Malama Honua

By Mālama Honua Public Charter School

In four short years since it opened in August 2014, Mālama Honua Public Charter School (MHPCS) has shown how Project Based Learning (PBL) can make a positive difference for students. It impacts their academic achievement and their Mind of the Navigator skills – which includes Ethical Problem Solving, Communication & Collaboration, Confident Cultural Identity, Environmental Awareness, Global Perspectives, and Civic Responsibility.

Project Based Learning, taught daily in a three-hour Explorations Block, is a core instructional strategy balanced with intentional and targeted skill building aligned to project standards.

Malama Honua kids

Explorations at every grade level are aligned to an essential question: How do we live Mālama Honua?

Mālama Honua is based on a deep understand that a Hawaiian stands firmly in the present, with his back to the future, and his eyes fixed upon the past, seeking historical answers for present- day dilemmas. Based on this, each trimester, students engage in different service learning projects that focus on past, present and future. Fall projects are designed to help students understanding their personal and cultural histories and values (past). In winter projects, students focus on the present, engaging in scientific inquiry about the local environment. Each spring, students create projects that focus on solving current problems using the past to shape a better future.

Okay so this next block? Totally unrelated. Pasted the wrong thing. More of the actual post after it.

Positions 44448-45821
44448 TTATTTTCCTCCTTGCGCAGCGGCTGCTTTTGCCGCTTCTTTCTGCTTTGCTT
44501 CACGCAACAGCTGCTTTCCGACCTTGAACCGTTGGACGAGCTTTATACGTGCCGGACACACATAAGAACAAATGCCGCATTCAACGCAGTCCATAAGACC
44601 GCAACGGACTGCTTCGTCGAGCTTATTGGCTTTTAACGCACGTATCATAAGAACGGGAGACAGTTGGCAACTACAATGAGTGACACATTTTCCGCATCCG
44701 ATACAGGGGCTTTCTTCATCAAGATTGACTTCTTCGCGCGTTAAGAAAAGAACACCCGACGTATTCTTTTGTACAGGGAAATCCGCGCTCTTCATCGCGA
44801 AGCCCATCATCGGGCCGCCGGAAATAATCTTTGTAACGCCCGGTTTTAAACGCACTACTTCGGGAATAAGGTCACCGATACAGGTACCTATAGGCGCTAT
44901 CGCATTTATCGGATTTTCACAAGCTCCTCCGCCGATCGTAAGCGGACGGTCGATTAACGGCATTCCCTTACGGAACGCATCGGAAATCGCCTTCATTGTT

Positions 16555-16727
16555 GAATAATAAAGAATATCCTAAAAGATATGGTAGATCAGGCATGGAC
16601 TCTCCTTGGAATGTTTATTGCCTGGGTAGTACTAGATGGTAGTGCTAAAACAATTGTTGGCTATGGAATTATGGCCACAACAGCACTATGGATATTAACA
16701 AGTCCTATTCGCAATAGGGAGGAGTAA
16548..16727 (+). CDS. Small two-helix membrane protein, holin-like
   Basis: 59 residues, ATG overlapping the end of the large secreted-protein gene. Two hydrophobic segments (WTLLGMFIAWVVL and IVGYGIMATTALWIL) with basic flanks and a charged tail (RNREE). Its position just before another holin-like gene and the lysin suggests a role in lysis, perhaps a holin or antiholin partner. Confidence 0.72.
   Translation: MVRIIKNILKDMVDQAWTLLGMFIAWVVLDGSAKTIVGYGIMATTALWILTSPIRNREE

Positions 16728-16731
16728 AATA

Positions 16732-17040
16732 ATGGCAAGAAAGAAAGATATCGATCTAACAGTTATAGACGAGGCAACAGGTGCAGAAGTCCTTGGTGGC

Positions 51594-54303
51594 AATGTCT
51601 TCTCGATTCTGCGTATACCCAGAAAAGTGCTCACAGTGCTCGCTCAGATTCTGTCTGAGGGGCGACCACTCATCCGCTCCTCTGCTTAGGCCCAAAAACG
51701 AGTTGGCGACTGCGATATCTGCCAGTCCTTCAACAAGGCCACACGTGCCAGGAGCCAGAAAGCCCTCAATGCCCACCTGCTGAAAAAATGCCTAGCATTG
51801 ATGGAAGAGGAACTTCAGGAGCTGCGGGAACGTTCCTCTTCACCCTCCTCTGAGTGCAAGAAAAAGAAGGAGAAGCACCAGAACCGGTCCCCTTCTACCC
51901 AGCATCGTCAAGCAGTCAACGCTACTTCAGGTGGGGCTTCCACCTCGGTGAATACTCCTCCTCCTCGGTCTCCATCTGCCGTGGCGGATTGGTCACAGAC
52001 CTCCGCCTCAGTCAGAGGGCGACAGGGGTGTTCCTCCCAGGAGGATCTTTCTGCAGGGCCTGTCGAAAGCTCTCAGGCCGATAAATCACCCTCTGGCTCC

This balanced approach to skill building and PBL infused with native Hawaiian language and culture has provided students with what they need to be successful now and in the future.

What did we achieve?

From the start, students at Mālama Honua demonstrated exceptional academic achievement above and beyond their peers in other charter schools and across the State.

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This trend continued for reading the following year in reading.

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In mathematics, fourth-grade students showed similar results: 69% proficient or above compared to 41% in charter schools and 48% across the State. Third-grade students scored lower than expected with 30% proficient or above, compared to 42% in charter schools and 53% across the State.

In April 2018, 100% of the 14 students in Mālama Honua’s first graduating class of fifth-graders passed their defenses of learning.

In that defense of learning, they answered the question: How do the Mind of Navigator skills help me practice Mālama Honua (to care for the earth)?

Students presented evidence from their portfolios that demonstrated their growth and achievement in one of the Mind of Navigator skills to an audience of peers, family, a panel of community leaders, and a fourth-grade student. Using a school-wide rubric, students were scored on their depth of understanding, oral communication skills, and presentation skills.

"This is and will become a revolutionary school because of the balance between understanding knowledge from the past, the present - truly knowing and practicing 21st Century skills, literacy, math, and science, and applying this knowledge and skills to solve problems they will encounter in the unknown future."

Kanoho Hosoda, Hawaiian Culture and Language Specialist at MHPCS

 

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